What elements of Leadership have most impact in Integrated Care Teams and Do They Have a Measurable Effect on Patient Outcomes?

SMITH, Tony (2018). What elements of Leadership have most impact in Integrated Care Teams and Do They Have a Measurable Effect on Patient Outcomes? In: Delivering Integrated Care for all: Systems Leadership for Future Health and Social Care Sustanability, Sheffield, United Kingdom, 18 September 2018. (Unpublished)

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Abstract

Background: Current NHS policy is focused on creating regional "Integrated Care Systems" (ICS) across England. The aim of ICS are to cost effectively deliver more integrated and cost-effective health and social care services, eliminating competition and duplication and creating more seamless services. To fully realise these aims, the health and social care workforce, need to work effectively together in integrated teams. A key to maximising the effectiveness of these teams will be to ensure that they have leaders with the appropriate skills. Integrated team leadership (ITL)is still a relatively new concept. This study built on previous work to define integrated team leadership, by exploring its impact of on staff and patients. Study Design: Eleven (11) community based rehabilitation, integrated health and social care teams (CRAICS) were recruited into this research. Team members (253) completed a 360 degree feedback exercise for 11 team leaders, utilising a highly validated leadership questionnaire. They also completed a validated tool to measure team level dynamics. Cross sectional patient outcome data was also collected in the same period, utilising the Therapy Outcome Measures (TOMs) (Enderby et al. 2006) and European Quality of Life indicator, EQ5D (EUROQOL-GROUP, 2006). Results: Data was analysed to answer 3 questions: 1. What is the relationship between effective Leadership, and Team Level Dynamics in integrated health and social care teams? Leadership variables "Person-focused" and "Task-focused" leadership, were found to have a highly significant (0.005) association with and effect upon a wide range of individual staff and Team level dynamics variables. Passive-Avoidant Leadership behaviours were also found to have a highly significant negative association with individual and team level variables. 2. Does leadership in integrated health and social care teams have an observable effect on patient outcomes? Leadership variables were found to have no observable effect on Patient Outcomes. 3. Do team dynamics, in integrated health and social care teams, have an observable affect on patient outcomes? A number of team level variables when combined had highly significant effects on Quality of Life. Effects on Therapy Outcomes were close to significant. Individual level variables had close to significant effect on patient outcomes Conclusions: Leadership in integrated teams has a significant and consistently strong effect on both team and individual staff level dynamics. And there are indications that team level and individual level dynamics have some effect on patient outcomes. Further research is needed to investigate these relationships more fully, perhaps utilising a multilevel statistical model.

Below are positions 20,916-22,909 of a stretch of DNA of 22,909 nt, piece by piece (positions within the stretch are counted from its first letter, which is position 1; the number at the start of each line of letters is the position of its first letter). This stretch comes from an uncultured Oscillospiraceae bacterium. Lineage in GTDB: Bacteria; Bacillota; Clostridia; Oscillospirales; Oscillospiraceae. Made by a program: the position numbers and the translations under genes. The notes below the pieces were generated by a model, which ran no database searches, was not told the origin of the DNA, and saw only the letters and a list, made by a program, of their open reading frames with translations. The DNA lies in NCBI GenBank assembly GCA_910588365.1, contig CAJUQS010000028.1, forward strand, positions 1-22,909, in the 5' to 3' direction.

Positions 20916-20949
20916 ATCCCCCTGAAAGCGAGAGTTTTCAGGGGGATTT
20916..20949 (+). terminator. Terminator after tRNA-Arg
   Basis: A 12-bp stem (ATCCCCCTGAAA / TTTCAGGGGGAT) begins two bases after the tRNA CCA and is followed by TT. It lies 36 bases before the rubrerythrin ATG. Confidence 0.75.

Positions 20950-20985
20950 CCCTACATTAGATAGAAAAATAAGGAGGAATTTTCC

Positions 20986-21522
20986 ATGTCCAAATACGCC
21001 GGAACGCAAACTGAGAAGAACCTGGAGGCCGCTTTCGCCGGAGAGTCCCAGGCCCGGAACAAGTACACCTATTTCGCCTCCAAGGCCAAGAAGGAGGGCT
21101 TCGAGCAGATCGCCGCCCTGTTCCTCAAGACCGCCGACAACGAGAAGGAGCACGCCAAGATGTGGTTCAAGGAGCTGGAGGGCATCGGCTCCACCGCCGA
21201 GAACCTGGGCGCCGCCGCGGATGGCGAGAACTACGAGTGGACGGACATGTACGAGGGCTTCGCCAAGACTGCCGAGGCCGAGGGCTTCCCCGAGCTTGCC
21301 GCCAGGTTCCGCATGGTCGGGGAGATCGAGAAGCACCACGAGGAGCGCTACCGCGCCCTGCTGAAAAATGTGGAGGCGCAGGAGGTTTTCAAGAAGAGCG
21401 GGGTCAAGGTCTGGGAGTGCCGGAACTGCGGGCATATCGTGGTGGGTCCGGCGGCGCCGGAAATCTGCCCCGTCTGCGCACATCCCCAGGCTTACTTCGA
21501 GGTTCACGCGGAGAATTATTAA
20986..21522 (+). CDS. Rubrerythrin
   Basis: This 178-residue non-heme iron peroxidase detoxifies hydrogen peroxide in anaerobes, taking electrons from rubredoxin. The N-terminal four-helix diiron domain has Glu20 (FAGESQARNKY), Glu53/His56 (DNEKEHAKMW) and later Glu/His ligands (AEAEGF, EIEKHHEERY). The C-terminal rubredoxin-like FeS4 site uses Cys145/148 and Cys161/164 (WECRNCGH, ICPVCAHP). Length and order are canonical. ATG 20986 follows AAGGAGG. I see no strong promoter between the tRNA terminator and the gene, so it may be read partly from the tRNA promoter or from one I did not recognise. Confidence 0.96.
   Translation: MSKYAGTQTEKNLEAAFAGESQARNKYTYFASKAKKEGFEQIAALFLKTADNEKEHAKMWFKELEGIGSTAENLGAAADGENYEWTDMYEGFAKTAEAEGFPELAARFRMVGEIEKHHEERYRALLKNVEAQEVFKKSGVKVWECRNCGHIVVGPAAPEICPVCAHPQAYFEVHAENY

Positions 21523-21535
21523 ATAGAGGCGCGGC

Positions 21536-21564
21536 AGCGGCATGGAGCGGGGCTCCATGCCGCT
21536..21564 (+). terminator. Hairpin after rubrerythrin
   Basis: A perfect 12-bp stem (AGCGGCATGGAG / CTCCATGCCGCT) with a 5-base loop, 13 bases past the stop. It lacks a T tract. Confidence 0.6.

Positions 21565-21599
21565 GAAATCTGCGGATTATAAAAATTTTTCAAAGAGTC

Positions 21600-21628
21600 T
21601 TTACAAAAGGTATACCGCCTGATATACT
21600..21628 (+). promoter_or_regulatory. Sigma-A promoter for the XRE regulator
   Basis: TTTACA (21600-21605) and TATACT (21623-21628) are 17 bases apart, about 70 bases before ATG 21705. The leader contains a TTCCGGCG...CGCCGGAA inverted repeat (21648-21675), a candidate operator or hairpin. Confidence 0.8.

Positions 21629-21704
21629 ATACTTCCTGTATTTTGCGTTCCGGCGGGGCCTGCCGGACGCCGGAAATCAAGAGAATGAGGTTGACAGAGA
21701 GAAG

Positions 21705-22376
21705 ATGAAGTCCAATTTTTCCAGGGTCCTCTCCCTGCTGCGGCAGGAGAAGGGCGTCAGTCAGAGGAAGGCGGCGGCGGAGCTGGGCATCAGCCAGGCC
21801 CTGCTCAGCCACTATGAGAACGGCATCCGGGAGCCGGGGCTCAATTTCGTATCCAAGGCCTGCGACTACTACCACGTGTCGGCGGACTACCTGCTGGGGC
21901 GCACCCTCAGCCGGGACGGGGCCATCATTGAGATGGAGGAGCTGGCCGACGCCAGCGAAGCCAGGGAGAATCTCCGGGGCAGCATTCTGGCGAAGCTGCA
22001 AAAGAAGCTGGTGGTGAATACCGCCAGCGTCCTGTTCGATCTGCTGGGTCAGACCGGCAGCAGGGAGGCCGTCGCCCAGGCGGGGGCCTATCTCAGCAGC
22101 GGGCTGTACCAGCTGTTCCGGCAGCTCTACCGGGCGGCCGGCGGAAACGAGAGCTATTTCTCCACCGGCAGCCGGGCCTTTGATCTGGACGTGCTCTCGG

Item Type: Conference or Workshop Item (Poster)
SWORD Depositor: Symplectic Elements
Depositing User: Symplectic Elements
Date Deposited: 22 Nov 2018 12:13
Last Modified: 22 Nov 2018 12:15
URI: http://shura.shu.ac.uk/id/eprint/22997

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